People just kept hanging out in front of the pub staring at their phones. It took a couple of days before we realized what was going on. At least a few hundred people have come in for a beer while they’re playing...
- Samantha, Bartender, Accidental Pokestop

By now, everyone’s heard of (and written something about) Pokémon GO. It’s become the biggest mobile game in history, at least in peak US Daily Active Users, has more users than Twitter and longer engagement than Facebook Messenger. It did this with barely any marketing. In a couple of weeks. Brands are clamoring to find ways to capitalize on it. We’ve already launched our first related project, a fun experiment with Marketel you can read about here.

A quick summary of the game: Using a combination of Augmented Reality, Mapping, GPS and Pedometer, Pokémon GO is a mobile game that paints a second world over our reality, linked to real-world locations called Pokestops and Gyms, it encourages players to catch, grow and battle cute little monsters while they walk around with their phone. Here’s the marketing sizzle.

It’s important because after a decade of talking about digital-physical bridges as marketers, it’s the first breakthrough in mass adoption of a platform that effectively drives foot traffic through an augmented reality experience (or in general, any mobile experience). pCommerce is the use of a digital membrane between the physical and virtual to drive commercial activity. 

It's also important as a reminder of how rapidly new interaction formats with commercial impact can change customer behavior. From AI and Natural Language Interfaces with projects like IBM’s Watson and Amazon’s Alexa to the increasing use of IoT in everything from home automation to health optimization, the number of new technologies cross-pollinating one another is creating a Medici Effect that promises to add even more unexpected changes in transaction formats and opportunities.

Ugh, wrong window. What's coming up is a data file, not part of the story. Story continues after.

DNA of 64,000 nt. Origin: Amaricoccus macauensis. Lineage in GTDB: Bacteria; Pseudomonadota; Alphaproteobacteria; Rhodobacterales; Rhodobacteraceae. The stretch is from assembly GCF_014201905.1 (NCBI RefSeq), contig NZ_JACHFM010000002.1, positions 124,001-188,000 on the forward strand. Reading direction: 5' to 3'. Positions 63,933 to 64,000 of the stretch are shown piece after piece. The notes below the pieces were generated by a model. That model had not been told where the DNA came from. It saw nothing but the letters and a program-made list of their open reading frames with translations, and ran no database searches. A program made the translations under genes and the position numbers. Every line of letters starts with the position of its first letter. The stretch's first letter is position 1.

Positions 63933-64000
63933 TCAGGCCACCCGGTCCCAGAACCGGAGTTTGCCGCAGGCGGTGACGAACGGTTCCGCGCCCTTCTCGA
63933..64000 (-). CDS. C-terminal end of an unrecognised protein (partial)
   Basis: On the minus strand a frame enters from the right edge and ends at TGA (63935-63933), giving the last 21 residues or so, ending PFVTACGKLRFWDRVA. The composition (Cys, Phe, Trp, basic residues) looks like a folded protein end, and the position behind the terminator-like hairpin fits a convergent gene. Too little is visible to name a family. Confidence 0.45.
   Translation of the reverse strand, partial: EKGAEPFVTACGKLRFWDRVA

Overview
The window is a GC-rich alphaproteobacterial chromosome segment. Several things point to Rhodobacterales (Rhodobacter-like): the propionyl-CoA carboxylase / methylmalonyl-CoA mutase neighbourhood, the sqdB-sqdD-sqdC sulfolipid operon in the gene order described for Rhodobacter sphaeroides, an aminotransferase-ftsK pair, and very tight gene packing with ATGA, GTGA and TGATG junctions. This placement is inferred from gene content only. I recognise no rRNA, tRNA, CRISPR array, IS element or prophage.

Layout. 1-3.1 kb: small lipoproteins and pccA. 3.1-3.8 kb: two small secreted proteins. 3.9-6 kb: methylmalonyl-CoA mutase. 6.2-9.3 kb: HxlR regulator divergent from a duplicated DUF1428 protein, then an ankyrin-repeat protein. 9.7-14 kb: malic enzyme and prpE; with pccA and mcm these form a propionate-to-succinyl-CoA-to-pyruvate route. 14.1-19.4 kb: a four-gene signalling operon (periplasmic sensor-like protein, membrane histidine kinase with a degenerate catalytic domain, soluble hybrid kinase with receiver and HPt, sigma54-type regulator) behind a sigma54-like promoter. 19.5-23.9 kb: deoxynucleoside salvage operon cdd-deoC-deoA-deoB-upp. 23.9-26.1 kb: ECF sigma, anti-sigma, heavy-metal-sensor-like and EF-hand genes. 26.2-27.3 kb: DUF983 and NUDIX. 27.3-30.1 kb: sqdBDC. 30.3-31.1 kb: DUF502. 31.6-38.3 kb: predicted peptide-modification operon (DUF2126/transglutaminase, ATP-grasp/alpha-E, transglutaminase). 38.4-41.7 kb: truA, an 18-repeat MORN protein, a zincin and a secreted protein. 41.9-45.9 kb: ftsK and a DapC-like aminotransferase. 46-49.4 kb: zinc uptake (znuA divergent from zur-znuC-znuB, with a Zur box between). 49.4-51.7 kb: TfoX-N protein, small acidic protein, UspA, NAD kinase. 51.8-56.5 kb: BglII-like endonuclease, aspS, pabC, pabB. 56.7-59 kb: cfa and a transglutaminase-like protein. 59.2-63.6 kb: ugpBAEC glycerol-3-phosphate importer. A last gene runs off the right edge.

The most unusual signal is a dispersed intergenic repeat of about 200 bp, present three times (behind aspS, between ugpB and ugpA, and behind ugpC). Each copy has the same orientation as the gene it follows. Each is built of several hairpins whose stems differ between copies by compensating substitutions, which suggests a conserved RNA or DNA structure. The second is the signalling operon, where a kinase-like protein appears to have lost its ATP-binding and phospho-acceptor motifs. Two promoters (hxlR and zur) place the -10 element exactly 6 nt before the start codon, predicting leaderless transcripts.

We are enjoying what [Pokémon Go] is doing for our business at the moment
- Steve Easterbrook, CEO, McDonald

Naysayers will call it a fad or an outlier. These cultural phenomena are constantly rising and falling, rarely making their way from the small streams of ideas into the massive rivers of cultural trends. Analysts note that in the US, where the App first launched, we may have seen Peak Pokémon GO. As a counterpoint, buzz always creates peaks, and user retention is double the industry average for mobile games. 

My favorite thinker Grant McCracken would refer to it as a Culturematic, “a small machine for making meaning.” In this case, whether Pokémon, the 20 year old kids entertainment property that had a multi-billion dollar impact on Nintendo’s stock value as confused investors rallied then dumped on realizing it wasn’t wholly owned, is relevant to you or not, it’s a bellwether of how clever applications can form a connective tissue between the digital and physical worlds by making it meaningful. 

For a decade, folks have talked about the potential for mobile to create a meaningful digital layer over the physical world we live in. Yelp’s six-year old Monocle AR App was amazing and FourSquare is still working to make a run of it with $45 million in new investment. What has been lacking is meaning that resonates enough to really build that connective tissue to maintain a connection between the two worlds. When’s the last time you saw a lift from a QR code?